Marketing processes, services and products?

  • “Marketing refers to all activities a company does to promote and sell products or services to consumers.
  • Marketing makes use of the ‘marketing mix,’ also known as the four Ps – product, price, place, and promotion.
  • Marketing used to be centered around traditional marketing techniques including television, radio, mail, and word-of-mouth strategies.
  • Though traditional marketing is still prevalent, digital marketing now allows companies to engage in newsletter, social media, affiliate, and content marketing strategies.
  • At its core, marketing seeks to take a product or service, identify its ideal customers, and draw the customers’ attention to the product or service available.”

Which of these processes can benefit from GAI? Can GAI develop marketing campaigns? Can it write press releases? Can it target customers? Yes, it can. But with what quality? Can it develop campaigns, press releases and strategic customer targeting as well as marketing professionals? This is the ongoing assessment that will define adoption. It will also determine how the hybrid/partnership role that LLMs will evolve until they assume leadership roles which they will in specific – especially well-bounded – domains.

HR? What are its processes?

  • “Human resources (HR) is the division of a business responsible for finding, recruiting, screening, and training job applicants.
  • HR departments also handle employee compensation, benefits, and terminations.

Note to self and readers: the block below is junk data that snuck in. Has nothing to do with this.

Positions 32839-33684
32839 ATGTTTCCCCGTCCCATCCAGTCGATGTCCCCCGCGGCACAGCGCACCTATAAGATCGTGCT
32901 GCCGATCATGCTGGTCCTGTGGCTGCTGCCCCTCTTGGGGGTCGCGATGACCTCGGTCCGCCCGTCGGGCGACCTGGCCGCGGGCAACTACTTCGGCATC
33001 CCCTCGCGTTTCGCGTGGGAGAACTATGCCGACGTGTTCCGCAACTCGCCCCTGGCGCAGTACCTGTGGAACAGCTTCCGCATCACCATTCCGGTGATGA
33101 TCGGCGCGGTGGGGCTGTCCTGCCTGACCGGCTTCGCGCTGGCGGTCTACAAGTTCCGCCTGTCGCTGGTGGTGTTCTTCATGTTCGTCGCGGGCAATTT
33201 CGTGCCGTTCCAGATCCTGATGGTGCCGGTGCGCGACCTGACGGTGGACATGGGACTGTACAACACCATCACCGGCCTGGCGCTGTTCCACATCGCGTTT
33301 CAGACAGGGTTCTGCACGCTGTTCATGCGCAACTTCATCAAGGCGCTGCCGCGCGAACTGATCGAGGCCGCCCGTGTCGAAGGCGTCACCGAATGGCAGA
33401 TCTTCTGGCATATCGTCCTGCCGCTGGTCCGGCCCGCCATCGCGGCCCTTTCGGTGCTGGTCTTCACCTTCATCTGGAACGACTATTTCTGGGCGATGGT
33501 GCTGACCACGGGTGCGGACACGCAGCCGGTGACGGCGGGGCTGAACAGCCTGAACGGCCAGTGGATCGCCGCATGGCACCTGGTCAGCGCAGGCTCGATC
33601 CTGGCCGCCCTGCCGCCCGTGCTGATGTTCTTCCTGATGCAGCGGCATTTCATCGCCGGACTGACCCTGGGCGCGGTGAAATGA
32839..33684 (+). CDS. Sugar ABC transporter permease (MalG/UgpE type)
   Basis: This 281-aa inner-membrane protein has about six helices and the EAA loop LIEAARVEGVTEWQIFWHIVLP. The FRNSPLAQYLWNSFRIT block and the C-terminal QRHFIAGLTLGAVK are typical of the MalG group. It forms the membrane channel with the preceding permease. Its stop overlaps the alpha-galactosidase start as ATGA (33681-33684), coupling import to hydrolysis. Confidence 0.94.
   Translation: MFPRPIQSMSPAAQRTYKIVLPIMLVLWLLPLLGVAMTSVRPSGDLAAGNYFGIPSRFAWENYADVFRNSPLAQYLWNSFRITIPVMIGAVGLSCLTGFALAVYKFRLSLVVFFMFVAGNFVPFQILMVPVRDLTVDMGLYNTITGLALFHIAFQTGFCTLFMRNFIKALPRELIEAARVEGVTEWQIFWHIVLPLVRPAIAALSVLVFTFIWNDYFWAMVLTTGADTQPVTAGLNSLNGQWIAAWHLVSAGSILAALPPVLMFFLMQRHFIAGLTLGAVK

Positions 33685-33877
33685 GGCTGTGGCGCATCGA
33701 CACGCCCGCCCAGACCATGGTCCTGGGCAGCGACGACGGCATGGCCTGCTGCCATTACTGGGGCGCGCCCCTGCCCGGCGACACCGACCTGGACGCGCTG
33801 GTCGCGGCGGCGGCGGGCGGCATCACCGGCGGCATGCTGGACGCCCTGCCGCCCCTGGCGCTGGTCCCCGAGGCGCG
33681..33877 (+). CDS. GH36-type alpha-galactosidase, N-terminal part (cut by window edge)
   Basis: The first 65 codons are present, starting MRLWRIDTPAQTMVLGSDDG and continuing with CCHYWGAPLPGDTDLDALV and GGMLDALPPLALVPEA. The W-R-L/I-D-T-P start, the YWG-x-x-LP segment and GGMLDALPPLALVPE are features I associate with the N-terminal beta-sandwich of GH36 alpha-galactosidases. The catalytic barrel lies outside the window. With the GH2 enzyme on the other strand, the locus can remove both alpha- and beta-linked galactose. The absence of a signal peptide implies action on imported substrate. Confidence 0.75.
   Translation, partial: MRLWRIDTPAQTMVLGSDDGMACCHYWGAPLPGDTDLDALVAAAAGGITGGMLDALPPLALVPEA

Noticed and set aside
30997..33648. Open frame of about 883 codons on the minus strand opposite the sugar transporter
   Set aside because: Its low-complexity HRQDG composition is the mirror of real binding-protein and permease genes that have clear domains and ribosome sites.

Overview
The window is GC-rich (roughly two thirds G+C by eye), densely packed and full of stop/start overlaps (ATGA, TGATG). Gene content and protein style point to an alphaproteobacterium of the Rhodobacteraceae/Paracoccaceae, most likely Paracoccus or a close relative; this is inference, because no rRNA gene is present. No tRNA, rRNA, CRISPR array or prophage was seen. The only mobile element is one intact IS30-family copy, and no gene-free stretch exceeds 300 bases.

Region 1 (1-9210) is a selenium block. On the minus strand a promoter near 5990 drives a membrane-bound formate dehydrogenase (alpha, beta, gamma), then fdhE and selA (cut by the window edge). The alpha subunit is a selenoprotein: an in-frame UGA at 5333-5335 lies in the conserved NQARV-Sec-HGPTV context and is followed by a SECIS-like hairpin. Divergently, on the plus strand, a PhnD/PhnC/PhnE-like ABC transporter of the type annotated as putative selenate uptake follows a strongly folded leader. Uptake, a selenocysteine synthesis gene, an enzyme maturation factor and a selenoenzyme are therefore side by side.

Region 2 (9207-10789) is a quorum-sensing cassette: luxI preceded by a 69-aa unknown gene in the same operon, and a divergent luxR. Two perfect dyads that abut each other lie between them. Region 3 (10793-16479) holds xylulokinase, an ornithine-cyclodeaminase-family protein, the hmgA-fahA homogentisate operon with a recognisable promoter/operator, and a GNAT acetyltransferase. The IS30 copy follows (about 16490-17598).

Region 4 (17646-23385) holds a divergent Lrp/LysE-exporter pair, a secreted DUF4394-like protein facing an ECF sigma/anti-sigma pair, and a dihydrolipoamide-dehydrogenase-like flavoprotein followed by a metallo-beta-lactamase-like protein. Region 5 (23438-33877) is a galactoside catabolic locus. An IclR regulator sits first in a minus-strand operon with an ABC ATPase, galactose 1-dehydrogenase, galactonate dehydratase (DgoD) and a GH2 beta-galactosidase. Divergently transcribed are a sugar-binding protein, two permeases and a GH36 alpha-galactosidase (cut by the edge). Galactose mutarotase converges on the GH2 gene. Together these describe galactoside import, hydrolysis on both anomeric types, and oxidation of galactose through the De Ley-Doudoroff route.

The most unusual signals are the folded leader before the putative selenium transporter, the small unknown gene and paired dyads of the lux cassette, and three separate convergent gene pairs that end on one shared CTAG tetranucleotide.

• Human resource management (HRM) strategies focus on actively advancing and improving an organization’s workforce with the long-term goal of improving the organization itself.
  • HR departments must keep up to date with laws that can affect the company and its employees.
  • Many companies have moved traditional HR administrative duties such as payroll and benefits to outside vendors.”

How will GAI improve, replace, automate or reimagine HR processes? In time? Pretty easily. (And let’s not forget that good ol fashioned machine learning can improve, replace, automate or reimagine many processes.)

This drill will play out across the globe. The process/technology – in this case, GAI – “matching” process will preoccupy CIOs, CTOs, CEOs, CMOs, CFOs – and all of the chiefs pretty much forever, as it will regarding the process/technology matching with other emerging technologies.

What else? Companies need to track GAI closely – including what their competitors are doing with the technology. Since the technology will grow beyond Moore’s Law, companies might consider creating Task Forces and even Centers of Excellence to track GAI and its application potential. Chief AI Officers? Maybe, if there’s room for yet another Chief.